• By Micah Dorfner

This Fourth of July, Leave Fireworks to Professionals

June 29, 2016

the night sky filled with fireworks for celebration
Thousands of accidents each year underscore the danger of fireworks. In 2014, 11 people died and an estimated 10,500 were treated in emergency departments for fireworks-related injuries in the U.S. Statistics show the typical victim of a firework injury is a 25- to 44-year-old male.

In an effort to reduce these preventable injuries, Mayo Clinic Health System optometrists and ophthalmologists encourage families to attend their local fireworks displays instead of using fireworks at home. This recommendation is made as part of Fireworks Eye Safety Month, sponsored by the American Academy of Ophthalmology.

“When playing with fireworks, injuries to the head, eyes and hands are all very possible,” says Doug Wesely, O.D., optometrist at Mayo Clinic Health System. “And not only are you at risk of harming yourself, you’re at risk of harming others.”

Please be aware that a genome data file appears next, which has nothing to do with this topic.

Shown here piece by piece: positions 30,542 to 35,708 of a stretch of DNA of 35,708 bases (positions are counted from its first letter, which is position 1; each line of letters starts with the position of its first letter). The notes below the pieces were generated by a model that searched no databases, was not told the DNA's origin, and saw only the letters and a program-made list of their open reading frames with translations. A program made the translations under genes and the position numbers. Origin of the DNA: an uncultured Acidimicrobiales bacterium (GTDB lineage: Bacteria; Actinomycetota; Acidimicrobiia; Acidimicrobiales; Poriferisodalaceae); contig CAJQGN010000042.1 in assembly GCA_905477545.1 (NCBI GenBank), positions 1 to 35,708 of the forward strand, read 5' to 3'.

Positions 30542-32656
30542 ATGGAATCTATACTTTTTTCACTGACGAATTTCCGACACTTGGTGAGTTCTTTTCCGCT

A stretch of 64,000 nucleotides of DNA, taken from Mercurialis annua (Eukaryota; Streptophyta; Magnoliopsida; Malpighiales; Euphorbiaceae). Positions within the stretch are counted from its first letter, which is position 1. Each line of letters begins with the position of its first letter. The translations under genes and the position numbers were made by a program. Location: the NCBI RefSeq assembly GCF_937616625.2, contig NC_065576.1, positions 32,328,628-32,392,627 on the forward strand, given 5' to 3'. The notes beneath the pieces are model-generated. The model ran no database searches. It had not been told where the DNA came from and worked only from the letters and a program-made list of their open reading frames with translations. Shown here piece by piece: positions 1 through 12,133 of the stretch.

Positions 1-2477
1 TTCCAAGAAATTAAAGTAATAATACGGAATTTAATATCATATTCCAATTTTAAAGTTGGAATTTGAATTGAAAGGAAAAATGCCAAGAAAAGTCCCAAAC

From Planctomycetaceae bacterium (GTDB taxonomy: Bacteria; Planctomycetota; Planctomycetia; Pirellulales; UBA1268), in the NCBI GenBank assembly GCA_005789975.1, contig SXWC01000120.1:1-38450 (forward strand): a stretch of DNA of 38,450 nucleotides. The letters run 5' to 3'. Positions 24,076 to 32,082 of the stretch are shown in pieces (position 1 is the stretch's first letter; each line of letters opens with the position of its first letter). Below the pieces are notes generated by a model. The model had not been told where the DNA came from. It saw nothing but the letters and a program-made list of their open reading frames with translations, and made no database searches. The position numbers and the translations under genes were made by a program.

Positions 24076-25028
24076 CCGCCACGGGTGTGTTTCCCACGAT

Fireworks can be especially damaging to your eyes. According to Dr. Wesely, the makeup of a firework — gunpowder, sulfur and charcoal — is significantly irritating to the eyes. He says 19 percent of fireworks-related injuries affect the eyes.

In the unfortunate event you end up with an eye injury during your Fourth of July fireworks show, Dr. Wesely offers these tips:

  • Don’t rub. Rubbing your eye may increase bleeding or worsen injury.
  • Don’t rinse. Attempting to rinse out your eyes can be even more damaging than rubbing.
  • Don’t apply pressure. Keep your hands away from your eyes — you could add more bacteria and irritants by touching your eyes.
  • Don’t stop for over-the-counter medication. Instead, head straight to the emergency department.

Although illegal fireworks, bottle rockets and Roman candles account for the majority of injuries, seemingly harmless sparklers also cause numerous injuries each year. Because these sparklers can be found at just about every Fourth of July celebration, they account for the most injuries to children under the age of five.

“This Fourth of July, leave the fireworks to the professionals,” says Dr. Wesely. “Get your family and friends together and attend your local fireworks display. They’ll be bigger, better and, most importantly, safer for you and your family.”

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